Partner Note

Spencer v Spencer [2023] EWHC 2050 (Ch)


Placing an Asset in Someone Else’s Name Can Be Risky – Cautionary Tale

People may have any number of reasons, good or bad, for placing assets they have paid for in others’ names. However, as a High Court ruling underlined, without appropriate legal protections such arrangements are anything but risk free.

A householder with previous experience of renovating properties paid £230,000 for a building plot at the end of his garden. He had a good relationship with a builder who agreed to contribute his labour in developing the plot. Any profit generated by the joint venture was to be split equally between the householder on the one hand, and the builder and his wife on the other.

The plot was, however, bought in the sole name of the builder’s wife. The purchase monies provided by the householder were described as a loan. Those arrangements were entered into in the hope that the wife would be considered a first-time buyer, thereby achieving a modest saving in Stamp Duty Land Tax (SDLT). In the event, no such saving was sought and SDLT due on the transaction was paid in full.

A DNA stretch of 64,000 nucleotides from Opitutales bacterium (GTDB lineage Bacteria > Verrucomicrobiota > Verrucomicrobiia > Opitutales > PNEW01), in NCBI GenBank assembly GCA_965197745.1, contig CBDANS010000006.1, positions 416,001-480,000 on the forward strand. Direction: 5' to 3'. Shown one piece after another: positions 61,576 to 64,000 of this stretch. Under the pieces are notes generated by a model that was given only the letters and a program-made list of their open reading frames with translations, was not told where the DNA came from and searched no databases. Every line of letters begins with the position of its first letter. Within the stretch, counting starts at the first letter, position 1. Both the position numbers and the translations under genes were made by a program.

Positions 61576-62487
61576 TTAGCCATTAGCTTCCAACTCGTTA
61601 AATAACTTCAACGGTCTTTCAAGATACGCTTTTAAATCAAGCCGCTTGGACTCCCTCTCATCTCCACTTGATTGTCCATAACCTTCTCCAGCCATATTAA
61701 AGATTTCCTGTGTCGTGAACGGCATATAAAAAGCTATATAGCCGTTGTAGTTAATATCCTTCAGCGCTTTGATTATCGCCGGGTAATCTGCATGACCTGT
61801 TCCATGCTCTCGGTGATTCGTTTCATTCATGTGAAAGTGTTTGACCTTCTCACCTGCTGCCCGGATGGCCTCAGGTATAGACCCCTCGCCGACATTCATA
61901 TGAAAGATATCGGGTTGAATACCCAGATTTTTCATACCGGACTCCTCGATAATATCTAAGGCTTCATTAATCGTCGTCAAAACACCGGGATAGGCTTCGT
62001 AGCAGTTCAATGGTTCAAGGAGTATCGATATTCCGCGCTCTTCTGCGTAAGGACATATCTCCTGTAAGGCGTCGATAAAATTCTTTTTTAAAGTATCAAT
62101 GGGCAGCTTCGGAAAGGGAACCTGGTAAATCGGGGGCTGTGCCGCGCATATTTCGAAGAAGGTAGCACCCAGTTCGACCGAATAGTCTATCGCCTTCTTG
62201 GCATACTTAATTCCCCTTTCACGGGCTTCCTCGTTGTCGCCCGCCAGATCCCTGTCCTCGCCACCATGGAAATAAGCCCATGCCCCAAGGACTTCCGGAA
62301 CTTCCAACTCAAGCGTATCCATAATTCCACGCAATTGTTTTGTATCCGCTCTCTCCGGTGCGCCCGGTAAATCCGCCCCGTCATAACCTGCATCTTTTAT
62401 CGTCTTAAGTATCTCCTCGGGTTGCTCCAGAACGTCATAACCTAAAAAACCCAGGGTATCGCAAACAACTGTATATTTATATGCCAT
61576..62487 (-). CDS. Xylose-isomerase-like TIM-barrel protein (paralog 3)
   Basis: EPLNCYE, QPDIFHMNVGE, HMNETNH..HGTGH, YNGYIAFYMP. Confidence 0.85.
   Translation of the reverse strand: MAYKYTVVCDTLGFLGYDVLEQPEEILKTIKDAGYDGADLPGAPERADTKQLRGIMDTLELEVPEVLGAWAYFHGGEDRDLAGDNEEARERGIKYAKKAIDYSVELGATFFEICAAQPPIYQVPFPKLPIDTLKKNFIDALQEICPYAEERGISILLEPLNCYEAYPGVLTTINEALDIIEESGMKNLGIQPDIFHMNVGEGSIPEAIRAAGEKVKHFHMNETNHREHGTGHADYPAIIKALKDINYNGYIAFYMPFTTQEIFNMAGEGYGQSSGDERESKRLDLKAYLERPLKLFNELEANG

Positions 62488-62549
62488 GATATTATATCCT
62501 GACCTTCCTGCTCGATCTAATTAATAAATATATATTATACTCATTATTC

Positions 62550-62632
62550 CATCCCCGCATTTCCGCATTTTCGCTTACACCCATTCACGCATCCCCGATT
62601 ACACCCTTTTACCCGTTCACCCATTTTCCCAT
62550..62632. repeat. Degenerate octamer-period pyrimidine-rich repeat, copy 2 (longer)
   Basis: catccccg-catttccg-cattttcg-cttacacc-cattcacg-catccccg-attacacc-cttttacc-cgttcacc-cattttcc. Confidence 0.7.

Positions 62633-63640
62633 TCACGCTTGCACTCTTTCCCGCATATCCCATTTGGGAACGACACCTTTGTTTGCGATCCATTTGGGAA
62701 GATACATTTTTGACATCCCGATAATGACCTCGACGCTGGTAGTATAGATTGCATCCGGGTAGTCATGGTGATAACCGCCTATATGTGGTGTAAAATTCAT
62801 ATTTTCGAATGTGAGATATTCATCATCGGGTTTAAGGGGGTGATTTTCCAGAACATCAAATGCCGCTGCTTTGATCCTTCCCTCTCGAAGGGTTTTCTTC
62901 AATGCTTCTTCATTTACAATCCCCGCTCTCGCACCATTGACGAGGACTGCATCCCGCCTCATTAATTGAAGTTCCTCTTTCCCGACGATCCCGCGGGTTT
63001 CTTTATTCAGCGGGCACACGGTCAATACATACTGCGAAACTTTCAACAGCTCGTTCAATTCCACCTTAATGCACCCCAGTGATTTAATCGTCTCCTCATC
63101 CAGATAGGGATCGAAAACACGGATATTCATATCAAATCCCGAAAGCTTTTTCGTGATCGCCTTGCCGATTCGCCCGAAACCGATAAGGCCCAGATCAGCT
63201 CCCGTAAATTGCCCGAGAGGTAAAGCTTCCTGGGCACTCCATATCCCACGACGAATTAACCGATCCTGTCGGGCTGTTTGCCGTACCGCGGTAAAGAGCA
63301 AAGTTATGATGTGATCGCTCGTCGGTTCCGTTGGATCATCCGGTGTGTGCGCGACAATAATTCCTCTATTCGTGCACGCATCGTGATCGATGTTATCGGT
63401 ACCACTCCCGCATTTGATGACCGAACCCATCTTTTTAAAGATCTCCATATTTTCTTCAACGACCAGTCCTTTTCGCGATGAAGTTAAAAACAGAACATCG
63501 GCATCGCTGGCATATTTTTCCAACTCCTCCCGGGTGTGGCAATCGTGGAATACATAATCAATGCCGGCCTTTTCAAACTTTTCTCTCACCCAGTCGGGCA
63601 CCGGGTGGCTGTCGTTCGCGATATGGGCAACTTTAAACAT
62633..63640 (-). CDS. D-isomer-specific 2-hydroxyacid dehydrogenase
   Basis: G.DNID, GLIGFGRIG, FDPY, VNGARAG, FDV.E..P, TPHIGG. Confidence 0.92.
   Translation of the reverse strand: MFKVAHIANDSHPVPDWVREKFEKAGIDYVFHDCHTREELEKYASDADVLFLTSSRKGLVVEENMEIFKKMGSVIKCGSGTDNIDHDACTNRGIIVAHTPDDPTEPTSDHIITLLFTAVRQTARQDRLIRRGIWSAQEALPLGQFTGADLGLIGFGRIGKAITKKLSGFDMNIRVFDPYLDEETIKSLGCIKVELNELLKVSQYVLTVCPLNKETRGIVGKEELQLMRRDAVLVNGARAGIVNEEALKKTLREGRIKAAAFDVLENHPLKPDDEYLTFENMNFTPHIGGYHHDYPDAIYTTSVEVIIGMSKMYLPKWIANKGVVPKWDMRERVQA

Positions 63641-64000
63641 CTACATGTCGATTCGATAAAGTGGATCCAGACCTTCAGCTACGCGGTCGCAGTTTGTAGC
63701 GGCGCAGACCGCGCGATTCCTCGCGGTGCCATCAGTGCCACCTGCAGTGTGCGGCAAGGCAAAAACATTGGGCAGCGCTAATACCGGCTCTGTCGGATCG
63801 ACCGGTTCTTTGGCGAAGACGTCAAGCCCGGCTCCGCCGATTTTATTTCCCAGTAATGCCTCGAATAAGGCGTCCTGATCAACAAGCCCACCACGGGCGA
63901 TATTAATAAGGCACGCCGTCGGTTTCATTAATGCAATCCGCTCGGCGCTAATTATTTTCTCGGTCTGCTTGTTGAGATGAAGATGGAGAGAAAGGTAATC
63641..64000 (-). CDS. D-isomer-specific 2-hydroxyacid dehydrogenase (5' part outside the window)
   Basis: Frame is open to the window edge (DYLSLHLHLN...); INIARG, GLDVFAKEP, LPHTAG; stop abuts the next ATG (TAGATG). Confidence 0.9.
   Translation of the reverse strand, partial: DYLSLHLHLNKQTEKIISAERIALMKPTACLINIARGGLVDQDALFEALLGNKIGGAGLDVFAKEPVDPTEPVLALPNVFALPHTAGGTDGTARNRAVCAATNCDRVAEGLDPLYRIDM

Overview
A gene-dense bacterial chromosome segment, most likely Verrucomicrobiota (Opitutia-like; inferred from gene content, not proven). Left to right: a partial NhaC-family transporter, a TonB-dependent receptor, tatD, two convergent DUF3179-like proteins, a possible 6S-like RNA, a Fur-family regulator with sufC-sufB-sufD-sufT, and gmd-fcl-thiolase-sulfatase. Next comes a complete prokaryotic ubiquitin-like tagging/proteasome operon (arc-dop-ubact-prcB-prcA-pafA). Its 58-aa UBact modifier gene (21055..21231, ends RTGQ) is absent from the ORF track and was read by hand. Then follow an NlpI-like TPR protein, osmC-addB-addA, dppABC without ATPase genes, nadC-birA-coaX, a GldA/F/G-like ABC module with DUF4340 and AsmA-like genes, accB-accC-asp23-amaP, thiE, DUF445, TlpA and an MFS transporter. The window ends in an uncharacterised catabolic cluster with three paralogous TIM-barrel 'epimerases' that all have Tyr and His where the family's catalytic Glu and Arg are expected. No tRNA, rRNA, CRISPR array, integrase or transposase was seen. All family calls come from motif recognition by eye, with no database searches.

After relationships soured, the development did not proceed. The householder later launched proceedings with a view to having the plot transferred to him and re-registered in his name. The couple resisted his claim but it was upheld by a judge who found that he was the plot’s sole legal and beneficial owner.

Ruling on the couple’s challenge to that outcome, the Court emphasised the risks involved in the transaction. In the absence of a professionally drafted deed of trust, the owner’s position as beneficial owner was unrecorded and unprotected. Although there was, in the event, no attempt to mislead HM Land Registry or to avoid paying about £2,000 in SDLT, any such attempt would have been fraudulent.

Dismissing the appeal, the Court ruled that the householder was the plot’s true purchaser. The money he had provided was not a loan, although it was labelled and dressed up to appear as such. As he had paid the entirety of the purchase price, the builder’s wife held legal title to the plot under a resulting trust for his benefit and was thus obliged to transfer it into his name for nil consideration.

The result of the case was consistent with the mutual understanding of all involved in the transaction and the spirit of the intended joint venture. Any other outcome, the Court found, would be disproportionate and work a palpable injustice on the householder.

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Partner Note

Karpavicius and Another v Waites [2023] EWHC 2051 (Ch)


This is Why You Should Never Make a Will Without Taking Legal Advice

Making a will without the benefit of professional legal advice is an excellent recipe for strife between your loved ones after you are gone. That was sadly so in the case of a cancer sufferer who had no understanding that, when she signed her will, she was disinheriting her two beloved children.